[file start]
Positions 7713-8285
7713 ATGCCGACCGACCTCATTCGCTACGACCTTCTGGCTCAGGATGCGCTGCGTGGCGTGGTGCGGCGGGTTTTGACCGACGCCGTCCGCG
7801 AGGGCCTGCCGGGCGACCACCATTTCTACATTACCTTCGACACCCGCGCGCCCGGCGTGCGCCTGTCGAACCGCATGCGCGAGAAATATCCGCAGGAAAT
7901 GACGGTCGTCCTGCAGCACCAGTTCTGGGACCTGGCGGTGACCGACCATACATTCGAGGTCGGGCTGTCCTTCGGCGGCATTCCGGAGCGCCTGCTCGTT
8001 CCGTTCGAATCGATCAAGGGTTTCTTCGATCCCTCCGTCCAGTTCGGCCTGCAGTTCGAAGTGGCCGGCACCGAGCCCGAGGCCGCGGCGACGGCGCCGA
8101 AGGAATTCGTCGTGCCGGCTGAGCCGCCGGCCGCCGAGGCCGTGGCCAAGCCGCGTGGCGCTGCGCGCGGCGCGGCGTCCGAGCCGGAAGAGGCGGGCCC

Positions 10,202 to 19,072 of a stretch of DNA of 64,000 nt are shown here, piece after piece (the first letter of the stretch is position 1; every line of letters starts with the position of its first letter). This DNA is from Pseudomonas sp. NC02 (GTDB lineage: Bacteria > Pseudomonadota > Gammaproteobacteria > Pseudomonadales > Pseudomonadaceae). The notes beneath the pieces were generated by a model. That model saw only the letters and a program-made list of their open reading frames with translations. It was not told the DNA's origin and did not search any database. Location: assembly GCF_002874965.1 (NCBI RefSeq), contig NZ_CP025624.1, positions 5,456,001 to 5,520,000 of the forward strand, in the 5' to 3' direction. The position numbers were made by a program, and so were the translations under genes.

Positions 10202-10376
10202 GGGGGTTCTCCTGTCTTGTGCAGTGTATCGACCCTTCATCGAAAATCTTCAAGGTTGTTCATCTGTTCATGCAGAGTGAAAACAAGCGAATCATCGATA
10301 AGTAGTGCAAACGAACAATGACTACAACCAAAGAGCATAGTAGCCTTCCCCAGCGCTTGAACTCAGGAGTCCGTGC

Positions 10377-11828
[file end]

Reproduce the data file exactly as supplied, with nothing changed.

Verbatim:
Positions 7713-8285
7713 ATGCCGACCGACCTCATTCGCTACGACCTTCTGGCTCAGGATGCGCTGCGTGGCGTGGTGCGGCGGGTTTTGACCGACGCCGTCCGCG
7801 AGGGCCTGCCGGGCGACCACCATTTCTACATTACCTTCGACACCCGCGCGCCCGGCGTGCGCCTGTCGAACCGCATGCGCGAGAAATATCCGCAGGAAAT
7901 GACGGTCGTCCTGCAGCACCAGTTCTGGGACCTGGCGGTGACCGACCATACATTCGAGGTCGGGCTGTCCTTCGGCGGCATTCCGGAGCGCCTGCTCGTT
8001 CCGTTCGAATCGATCAAGGGTTTCTTCGATCCCTCCGTCCAGTTCGGCCTGCAGTTCGAAGTGGCCGGCACCGAGCCCGAGGCCGCGGCGACGGCGCCGA
8101 AGGAATTCGTCGTGCCGGCTGAGCCGCCGGCCGCCGAGGCCGTGGCCAAGCCGCGTGGCGCTGCGCGCGGCGCGGCGTCCGAGCCGGAAGAGGCGGGCCC

Positions 10,202 to 19,072 of a stretch of DNA of 64,000 nt are shown here, piece after piece (the first letter of the stretch is position 1; every line of letters starts with the position of its first letter). This DNA is from Pseudomonas sp. NC02 (GTDB lineage: Bacteria > Pseudomonadota > Gammaproteobacteria > Pseudomonadales > Pseudomonadaceae). The notes beneath the pieces were generated by a model. That model saw only the letters and a program-made list of their open reading frames with translations. It was not told the DNA's origin and did not search any database. Location: assembly GCF_002874965.1 (NCBI RefSeq), contig NZ_CP025624.1, positions 5,456,001 to 5,520,000 of the forward strand, in the 5' to 3' direction. The position numbers were made by a program, and so were the translations under genes.

Positions 10202-10376
10202 GGGGGTTCTCCTGTCTTGTGCAGTGTATCGACCCTTCATCGAAAATCTTCAAGGTTGTTCATCTGTTCATGCAGAGTGAAAACAAGCGAATCATCGATA
10301 AGTAGTGCAAACGAACAATGACTACAACCAAAGAGCATAGTAGCCTTCCCCAGCGCTTGAACTCAGGAGTCCGTGC

Positions 10377-11828